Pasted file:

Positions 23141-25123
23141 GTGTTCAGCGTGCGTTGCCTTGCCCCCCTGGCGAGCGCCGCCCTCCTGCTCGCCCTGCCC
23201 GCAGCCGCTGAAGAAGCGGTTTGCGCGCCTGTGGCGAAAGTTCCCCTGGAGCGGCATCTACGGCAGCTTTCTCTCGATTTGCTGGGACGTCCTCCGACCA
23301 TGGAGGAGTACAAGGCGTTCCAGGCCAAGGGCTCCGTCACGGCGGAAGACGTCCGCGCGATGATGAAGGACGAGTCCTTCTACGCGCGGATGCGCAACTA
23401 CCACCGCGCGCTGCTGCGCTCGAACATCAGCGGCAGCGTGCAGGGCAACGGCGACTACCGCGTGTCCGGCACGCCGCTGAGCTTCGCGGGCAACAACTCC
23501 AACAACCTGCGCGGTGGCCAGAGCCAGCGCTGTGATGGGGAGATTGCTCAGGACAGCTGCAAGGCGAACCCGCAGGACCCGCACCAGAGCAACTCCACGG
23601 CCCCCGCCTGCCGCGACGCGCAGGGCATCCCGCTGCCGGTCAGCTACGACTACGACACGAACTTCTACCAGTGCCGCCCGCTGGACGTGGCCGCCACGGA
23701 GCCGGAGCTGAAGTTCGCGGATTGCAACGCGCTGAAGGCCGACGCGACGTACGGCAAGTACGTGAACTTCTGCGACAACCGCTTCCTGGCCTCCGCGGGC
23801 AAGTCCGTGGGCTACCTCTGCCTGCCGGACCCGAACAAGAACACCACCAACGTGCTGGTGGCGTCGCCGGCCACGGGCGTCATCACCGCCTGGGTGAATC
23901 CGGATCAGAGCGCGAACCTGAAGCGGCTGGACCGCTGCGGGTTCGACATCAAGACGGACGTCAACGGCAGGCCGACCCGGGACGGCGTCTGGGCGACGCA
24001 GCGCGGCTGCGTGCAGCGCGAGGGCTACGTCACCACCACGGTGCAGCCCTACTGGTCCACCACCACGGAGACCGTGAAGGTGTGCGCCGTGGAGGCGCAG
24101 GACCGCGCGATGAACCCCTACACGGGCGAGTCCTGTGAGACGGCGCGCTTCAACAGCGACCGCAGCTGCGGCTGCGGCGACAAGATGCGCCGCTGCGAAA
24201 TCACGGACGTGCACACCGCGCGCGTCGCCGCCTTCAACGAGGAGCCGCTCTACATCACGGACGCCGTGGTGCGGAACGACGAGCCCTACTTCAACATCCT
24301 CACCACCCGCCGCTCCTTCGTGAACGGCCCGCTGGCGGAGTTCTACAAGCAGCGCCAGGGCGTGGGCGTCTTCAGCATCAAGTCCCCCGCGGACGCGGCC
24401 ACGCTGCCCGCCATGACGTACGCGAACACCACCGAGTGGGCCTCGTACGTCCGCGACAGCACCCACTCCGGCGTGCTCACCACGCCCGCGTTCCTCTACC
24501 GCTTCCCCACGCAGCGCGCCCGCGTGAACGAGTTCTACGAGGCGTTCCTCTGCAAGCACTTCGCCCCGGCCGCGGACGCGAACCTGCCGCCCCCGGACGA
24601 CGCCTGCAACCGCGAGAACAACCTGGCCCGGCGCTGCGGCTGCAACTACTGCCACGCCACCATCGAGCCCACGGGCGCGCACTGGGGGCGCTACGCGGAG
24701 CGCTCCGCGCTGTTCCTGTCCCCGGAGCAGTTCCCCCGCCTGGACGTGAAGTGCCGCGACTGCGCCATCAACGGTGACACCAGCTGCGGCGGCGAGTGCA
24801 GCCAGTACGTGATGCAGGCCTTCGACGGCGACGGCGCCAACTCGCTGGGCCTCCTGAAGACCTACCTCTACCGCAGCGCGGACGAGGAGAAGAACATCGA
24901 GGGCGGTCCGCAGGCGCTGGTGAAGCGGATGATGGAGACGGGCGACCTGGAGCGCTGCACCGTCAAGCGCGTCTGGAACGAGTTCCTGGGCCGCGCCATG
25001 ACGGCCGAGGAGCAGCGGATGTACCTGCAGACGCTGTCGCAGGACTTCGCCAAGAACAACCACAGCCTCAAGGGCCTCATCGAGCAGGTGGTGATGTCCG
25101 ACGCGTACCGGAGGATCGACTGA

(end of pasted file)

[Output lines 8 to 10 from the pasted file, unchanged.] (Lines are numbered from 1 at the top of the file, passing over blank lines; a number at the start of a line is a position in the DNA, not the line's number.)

23701 GCCGGAGCTGAAGTTCGCGGATTGCAACGCGCTGAAGGCCGACGCGACGTACGGCAAGTACGTGAACTTCTGCGACAACCGCTTCCTGGCCTCCGCGGGC
23801 AAGTCCGTGGGCTACCTCTGCCTGCCGGACCCGAACAAGAACACCACCAACGTGCTGGTGGCGTCGCCGGCCACGGGCGTCATCACCGCCTGGGTGAATC
23901 CGGATCAGAGCGCGAACCTGAAGCGGCTGGACCGCTGCGGGTTCGACATCAAGACGGACGTCAACGGCAGGCCGACCCGGGACGGCGTCTGGGCGACGCA